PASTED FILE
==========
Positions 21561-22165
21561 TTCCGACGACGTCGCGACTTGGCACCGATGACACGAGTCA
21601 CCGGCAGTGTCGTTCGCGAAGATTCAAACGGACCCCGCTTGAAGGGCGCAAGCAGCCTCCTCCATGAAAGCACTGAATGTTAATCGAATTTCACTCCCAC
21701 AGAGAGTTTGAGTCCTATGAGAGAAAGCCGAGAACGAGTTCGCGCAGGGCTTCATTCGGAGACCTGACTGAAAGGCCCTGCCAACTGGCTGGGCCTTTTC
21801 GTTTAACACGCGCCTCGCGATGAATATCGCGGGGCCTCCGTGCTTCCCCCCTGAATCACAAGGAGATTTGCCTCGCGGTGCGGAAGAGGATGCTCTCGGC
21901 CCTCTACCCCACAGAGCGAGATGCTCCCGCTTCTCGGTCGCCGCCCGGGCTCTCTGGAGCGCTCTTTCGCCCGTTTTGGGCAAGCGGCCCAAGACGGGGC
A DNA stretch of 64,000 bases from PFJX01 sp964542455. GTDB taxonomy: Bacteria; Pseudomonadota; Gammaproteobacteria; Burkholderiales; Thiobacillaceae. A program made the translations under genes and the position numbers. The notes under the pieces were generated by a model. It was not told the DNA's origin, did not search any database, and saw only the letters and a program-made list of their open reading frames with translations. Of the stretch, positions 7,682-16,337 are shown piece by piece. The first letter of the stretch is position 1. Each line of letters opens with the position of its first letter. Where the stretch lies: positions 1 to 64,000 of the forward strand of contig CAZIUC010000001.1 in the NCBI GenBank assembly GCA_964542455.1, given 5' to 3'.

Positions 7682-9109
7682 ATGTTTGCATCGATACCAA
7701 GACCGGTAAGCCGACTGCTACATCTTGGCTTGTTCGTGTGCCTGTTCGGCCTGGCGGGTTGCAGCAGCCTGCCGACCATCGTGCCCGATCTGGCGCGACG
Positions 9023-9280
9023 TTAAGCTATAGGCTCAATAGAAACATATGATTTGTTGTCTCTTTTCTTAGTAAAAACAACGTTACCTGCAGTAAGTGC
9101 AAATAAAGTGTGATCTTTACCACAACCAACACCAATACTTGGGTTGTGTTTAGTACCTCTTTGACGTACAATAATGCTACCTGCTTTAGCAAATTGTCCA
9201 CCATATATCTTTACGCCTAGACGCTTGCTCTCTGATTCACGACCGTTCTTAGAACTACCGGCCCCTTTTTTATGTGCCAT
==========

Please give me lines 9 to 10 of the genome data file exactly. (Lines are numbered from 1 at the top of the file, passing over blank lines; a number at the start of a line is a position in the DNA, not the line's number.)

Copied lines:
7682 ATGTTTGCATCGATACCAA
7701 GACCGGTAAGCCGACTGCTACATCTTGGCTTGTTCGTGTGCCTGTTCGGCCTGGCGGGTTGCAGCAGCCTGCCGACCATCGTGCCCGATCTGGCGCGACG